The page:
Government Approval of COVID-19 Vaccines

United States

The world's eyes are on the United States, which led the breakneck pace of vaccine development via Operation Warp Speed.

Public Discussion and Recommendations

During the Advisory Committee on Immunization Practices (ACIP), the committee unanimously voted to approve a recommendation for the Pfizer-BioNTech COVID-19 vaccine for people age 16 and older despite discussion of six studies showing waning vaccine efficacy being presented only after the vote took place.1)

Late in 2021, the FDA and CDC stopped holding advisory committee meetings altogether.2)

Confusing or Misapplied Standards

Official contraindications for the Janssen quasi-vaccine warning about adverse events (AEs) such as thrombosis and myocarditis have not been similarly applied to other vaccines despite similar AE profiles.3)

CDC October 2020 Vaccine Forecast

In the United States, there is currently no authorized or approved vaccine to prevent coronavirus disease 2019 (COVID-19). Operation Warp Speed external icon has been working since the pandemic started to make a COVID-19 vaccine(s) available as soon as possible. CDC is focused on vaccine planning, working closely with health departments and partners to get ready for when a vaccine is available. CDC does not have a role in developing COVID-19 vaccines.

With the possibility of one or more COVID-19 vaccines becoming available before the end of the year, here are 8 things you need to know about where those plans currently stand. The safety of COVID-19 vaccines is a top priority.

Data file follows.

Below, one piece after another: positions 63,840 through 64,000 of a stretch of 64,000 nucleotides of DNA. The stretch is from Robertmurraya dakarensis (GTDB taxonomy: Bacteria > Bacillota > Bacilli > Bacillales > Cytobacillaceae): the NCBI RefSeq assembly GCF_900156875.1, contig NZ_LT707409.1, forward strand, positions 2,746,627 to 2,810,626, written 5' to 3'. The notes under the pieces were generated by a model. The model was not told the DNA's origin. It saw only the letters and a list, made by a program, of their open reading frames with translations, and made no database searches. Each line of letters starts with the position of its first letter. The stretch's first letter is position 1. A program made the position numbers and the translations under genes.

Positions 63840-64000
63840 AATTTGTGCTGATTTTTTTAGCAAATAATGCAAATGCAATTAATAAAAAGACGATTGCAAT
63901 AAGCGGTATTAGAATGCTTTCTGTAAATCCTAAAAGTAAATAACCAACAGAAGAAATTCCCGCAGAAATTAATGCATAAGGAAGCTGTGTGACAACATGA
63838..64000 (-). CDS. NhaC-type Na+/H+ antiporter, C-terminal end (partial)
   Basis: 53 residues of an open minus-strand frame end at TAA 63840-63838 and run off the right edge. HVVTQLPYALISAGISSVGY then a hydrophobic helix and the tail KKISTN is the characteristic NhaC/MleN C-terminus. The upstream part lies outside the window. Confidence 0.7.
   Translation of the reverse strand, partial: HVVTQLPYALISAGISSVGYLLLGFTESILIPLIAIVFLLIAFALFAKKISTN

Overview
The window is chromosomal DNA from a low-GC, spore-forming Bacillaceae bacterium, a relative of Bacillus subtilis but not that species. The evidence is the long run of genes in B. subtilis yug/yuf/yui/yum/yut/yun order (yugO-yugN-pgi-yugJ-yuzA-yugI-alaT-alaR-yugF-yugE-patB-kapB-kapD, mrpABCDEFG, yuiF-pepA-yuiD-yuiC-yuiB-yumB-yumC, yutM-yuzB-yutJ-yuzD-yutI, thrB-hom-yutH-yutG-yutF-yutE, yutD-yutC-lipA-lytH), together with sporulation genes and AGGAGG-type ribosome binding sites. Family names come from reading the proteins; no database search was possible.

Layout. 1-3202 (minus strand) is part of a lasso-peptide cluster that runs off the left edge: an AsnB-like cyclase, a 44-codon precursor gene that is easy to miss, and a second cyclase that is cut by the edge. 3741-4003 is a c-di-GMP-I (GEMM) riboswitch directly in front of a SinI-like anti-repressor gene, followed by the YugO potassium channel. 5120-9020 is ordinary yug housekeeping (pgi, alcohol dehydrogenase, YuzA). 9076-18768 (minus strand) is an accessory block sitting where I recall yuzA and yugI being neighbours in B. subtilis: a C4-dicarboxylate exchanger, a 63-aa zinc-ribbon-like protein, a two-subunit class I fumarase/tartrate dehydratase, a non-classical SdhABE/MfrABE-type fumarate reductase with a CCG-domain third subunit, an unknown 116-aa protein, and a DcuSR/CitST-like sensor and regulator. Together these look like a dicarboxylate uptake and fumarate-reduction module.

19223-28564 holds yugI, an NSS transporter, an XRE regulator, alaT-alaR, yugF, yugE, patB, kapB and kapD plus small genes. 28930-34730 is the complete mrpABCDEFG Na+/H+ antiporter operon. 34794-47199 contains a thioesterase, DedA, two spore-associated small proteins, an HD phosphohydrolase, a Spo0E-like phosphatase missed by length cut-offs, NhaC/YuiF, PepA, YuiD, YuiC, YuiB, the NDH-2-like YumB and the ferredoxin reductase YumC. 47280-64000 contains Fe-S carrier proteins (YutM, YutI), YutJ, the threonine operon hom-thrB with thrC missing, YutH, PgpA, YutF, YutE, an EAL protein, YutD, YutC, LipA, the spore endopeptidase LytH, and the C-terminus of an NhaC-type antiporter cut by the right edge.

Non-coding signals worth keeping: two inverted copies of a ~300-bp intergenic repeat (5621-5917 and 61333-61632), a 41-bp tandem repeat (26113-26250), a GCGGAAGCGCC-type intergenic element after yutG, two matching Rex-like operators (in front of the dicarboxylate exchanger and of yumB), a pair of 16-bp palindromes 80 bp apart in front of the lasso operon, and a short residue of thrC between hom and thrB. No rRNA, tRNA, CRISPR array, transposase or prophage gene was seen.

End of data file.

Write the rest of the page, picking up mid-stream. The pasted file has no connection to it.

The U.S. vaccine safety system ensures that all vaccines are as safe as possible. Learn how federal partners are working together to ensure the safety of COVID-19 vaccines.

https://web.archive.org/web/20201019020659/https://www.cdc.gov/coronavirus/2019-ncov/vaccines/8-things.html

The COVID-19 vaccines are the subject of great controversy during the SARS-CoV-2 pandemic.

CDC How Vaccines Work November 2021

COVID-19 vaccines help our bodies develop immunity to the virus that causes COVID-19 without us having to get the illness.

Different types of vaccines work in different ways to offer protection. But with all types of vaccines, the body is left with a supply of “memory” T-lymphocytes as well as B-lymphocytes that will remember how to fight that virus in the future.

It typically takes a few weeks after vaccination for the body to produce T-lymphocytes and B-lymphocytes. Therefore, it is possible that a person could be infected with the virus that causes COVID-19 just before or just after vaccination and then get sick because the vaccine did not have enough time to provide protection.

https://www.cdc.gov/coronavirus/2019-ncov/vaccines/different-vaccines/how-they-work.html

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